RESPs and postsecondary education

Lasse is five years old. He won’t be going to university for another thirteen years. And Yann is only 8 months old. He’s got even longer before his university years begin. But when the boys do go to school (assuming, for the moment, that they do), it will cost an awful lot of money. 

One of the greatest privileges I have had is to graduate from university — nine years, three degrees, two schools — with no debt. For my undergrad, Master’s and PhD, I had so many scholarships that I was, in fact, paid to go to school. It was a wonderful, if surreal, time of my life. I was paid to read, to think, and to learn. What a privilege, and what a joy. But scholarships, whilst the ideal solution to the cost of postsecondary education, are part merit and part luck. Whilst I expect my boys to strive to do their best, I don’t assume they’ll get full scholarships. We want to plan now to be able to offer them enough money to get a first degree debt-free. This strikes me as one of the best investments we can make for them: it is not only an investment in their education, but also in their start to adult life. If they can graduate debt-free, their financial future will be that much more easy to build and navigate. Yes, it is a privilege, and it is one I am only too glad to try to give to my boys. 

Even though we’re far from pulling money out of our family RESP for the boys, there are some questions that are critical to think about whilst they’re still young.

What do we want to pay for?

The costs of university vary greatly according to location (hometown, out-of-town, or out-of-country) and program. Ideally, we’d like to be able to pay for our boys to complete an average cost first degree at any university in Canada — including room and board costs if they choose to move away.

Yes, living at home would be cheaper. But there is a whole world out there, and your university years are a terrific time to start exploring it, to start living semi-independently and to experience new people, new ideas, and new ways of life. If my boys choose to go away to school, I’ll support them fully. It was four years of undergraduate education at McGill that taught me to study hard, balance work and fun, do my laundry and shop for groceries, organize my money, make lifelong friends, and to stand on my own two feet.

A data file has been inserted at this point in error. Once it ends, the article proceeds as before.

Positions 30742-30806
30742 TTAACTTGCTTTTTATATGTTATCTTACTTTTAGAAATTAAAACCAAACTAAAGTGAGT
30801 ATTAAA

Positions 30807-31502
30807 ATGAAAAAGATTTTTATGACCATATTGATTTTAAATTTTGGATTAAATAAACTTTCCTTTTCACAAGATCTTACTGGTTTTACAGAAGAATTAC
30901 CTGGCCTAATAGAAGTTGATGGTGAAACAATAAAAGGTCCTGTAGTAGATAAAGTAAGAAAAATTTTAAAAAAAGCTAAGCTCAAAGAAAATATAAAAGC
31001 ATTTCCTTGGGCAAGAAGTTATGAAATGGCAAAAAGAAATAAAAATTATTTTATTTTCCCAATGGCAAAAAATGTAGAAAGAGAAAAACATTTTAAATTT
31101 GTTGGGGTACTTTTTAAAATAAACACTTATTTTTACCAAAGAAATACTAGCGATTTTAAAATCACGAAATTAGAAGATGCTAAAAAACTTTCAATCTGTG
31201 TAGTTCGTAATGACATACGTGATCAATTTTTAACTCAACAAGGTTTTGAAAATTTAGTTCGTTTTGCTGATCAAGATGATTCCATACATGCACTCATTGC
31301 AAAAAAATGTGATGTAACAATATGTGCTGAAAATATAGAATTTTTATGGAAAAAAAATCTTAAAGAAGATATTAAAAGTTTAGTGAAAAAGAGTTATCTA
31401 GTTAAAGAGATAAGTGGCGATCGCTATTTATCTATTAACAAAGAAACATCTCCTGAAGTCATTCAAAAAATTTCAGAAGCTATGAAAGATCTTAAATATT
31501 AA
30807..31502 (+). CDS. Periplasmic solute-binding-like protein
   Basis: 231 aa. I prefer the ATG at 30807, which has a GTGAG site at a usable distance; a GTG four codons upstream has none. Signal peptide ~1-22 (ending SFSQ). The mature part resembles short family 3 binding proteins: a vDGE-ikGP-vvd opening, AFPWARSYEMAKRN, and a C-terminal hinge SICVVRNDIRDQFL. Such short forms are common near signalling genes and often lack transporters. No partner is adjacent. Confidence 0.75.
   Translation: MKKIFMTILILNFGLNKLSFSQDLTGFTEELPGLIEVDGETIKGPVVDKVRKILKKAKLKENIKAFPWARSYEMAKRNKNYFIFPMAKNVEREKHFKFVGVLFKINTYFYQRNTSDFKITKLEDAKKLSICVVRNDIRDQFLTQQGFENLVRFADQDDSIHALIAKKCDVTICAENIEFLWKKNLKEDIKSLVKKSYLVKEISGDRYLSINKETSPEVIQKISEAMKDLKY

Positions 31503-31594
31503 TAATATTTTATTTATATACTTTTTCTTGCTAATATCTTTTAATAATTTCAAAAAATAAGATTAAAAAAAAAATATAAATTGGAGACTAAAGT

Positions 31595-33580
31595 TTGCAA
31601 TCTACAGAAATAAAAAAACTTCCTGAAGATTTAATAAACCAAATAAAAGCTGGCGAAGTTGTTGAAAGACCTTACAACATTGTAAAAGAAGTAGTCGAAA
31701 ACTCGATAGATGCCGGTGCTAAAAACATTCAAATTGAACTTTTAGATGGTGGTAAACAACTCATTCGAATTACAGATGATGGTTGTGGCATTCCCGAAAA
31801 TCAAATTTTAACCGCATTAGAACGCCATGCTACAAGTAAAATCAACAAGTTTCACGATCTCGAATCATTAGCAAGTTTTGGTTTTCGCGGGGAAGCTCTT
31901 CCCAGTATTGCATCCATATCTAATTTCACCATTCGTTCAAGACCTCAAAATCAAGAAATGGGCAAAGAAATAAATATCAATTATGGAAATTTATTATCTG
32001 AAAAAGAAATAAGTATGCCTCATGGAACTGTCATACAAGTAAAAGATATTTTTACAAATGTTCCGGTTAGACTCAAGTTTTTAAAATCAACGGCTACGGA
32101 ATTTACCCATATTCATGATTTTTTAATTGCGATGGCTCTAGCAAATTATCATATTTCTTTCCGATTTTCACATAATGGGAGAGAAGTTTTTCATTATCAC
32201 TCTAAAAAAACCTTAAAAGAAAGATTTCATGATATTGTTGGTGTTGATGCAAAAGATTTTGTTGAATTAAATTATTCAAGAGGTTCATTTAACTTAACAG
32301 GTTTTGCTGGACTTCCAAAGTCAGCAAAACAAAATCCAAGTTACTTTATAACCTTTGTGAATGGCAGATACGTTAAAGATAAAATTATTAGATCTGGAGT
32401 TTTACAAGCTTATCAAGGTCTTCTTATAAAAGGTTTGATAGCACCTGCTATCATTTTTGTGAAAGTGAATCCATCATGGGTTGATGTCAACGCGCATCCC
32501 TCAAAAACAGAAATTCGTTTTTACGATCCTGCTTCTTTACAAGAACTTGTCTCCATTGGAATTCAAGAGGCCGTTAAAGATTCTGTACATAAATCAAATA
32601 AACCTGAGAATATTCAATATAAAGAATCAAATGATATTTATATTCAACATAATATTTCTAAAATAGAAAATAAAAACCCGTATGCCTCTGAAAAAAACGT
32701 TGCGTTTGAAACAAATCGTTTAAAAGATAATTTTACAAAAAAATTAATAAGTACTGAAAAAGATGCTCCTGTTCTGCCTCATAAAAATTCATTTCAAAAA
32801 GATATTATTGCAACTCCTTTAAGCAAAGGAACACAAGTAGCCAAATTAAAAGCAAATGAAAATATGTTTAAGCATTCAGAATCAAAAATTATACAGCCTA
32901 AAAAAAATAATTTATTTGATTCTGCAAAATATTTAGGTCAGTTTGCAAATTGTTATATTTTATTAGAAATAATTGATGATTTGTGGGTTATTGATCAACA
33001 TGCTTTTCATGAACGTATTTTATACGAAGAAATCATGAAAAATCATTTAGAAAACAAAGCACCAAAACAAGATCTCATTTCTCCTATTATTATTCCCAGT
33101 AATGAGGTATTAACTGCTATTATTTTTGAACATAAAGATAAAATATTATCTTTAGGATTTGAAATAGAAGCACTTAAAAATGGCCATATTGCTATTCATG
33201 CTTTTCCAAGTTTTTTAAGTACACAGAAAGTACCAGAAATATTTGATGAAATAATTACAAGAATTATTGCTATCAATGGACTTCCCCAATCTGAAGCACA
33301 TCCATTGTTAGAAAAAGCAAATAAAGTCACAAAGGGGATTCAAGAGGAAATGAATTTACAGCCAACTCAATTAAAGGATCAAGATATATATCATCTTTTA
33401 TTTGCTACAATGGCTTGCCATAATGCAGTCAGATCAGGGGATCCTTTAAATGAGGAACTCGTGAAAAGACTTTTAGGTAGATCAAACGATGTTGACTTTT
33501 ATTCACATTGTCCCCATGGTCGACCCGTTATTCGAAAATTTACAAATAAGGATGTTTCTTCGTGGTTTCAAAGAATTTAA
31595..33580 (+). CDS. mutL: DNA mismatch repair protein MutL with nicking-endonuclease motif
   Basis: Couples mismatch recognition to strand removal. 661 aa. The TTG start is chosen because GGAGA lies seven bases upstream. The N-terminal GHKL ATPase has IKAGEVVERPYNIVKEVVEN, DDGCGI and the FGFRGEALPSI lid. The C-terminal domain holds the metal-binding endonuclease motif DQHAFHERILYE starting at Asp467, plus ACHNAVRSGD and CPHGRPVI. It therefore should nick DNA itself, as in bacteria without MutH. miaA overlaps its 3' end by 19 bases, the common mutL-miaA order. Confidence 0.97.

What will we not pay for?

The additional costs of a degree taken abroad. The additional costs of a specialized degree taken in Canada. Beer and fun money (that’s what summer jobs are for). Public transit. Cars. Postgraduate degrees. Probably other things, too, but that’s a good start.

Will any strings be attached to the money?

Yes. Oh, yes. Exactly what those strings will be isn’t fixed yet — after all, it’s a fairly long time in the future — but there will be some tie to GPA and effort put into schoolwork. 

With my scholarships, I was required to keep a high GPA. Low grades? No scholarship the next year. No excuses, no re-tries, no second chances. And let me tell you, I studied hard. Perhaps too hard. But I learned to work hard, to prioritize ruthlessly, and gained a strong appreciation for the value of someone else’s money. 

How much money do we need?

What will university cost in Canada in 12+ years, and what variables are there? Let’s look at my other alma mater — the University of Toronto. A bachelors degree in Arts & Science is currently $6,400 a year for four years, whilst an engineering degree is $14,300 a year. Assume an additional $1,000 in ancillary fees a year, and $500 for books. And residence + meals? About $13,000 a year, depending on options. Per year, then, we are at $20,900 for a BA/BSc and $28,800 for a BEng. And that’s without any travel home. Over four years, we’re looking at between $83,600 and $115,200 per child. And that’s not accounting for inflation over the coming years. 

Oof. Those are big numbers. In fact, they made me sit back in astonishment, and I like to think I am prepared for these costs. (On second thought, maybe I will encourage the boys to stay home…)

If we average those numbers out, we get about $100,000 per child (still ignoring inflation — sometimes, round numbers are nice.) 

Where is that money going to come from?

To take full advantage of the RESP’s matching grants, you need to contribute $2,500 a year per child — which will entitle you to $500 a year from the government, to a lifetime maximum of $7,200. Assuming you contribute $2,500 a year for 15 years, and receive the matching funds, you will have $44,700 — less than half of the estimated cost. Hopefully, of course, that money will be invested and grow, but even with decent growth it is far from enough unless your child lives at home. Within the RESP, however, there is an upper limit for contributions: per the CRA, the lifetime limit on the amounts that can be contributed to all RESPs for a beneficiary is $50,000. Any additional funds would have to be saved in another account — a TFSA or a non-registered account.

Without getting into how an RESP should be invested, the main take away is clear: start saving early. The year the baby is born, preferably, and save the maximum allowed as early as possible — and then hope it grows.

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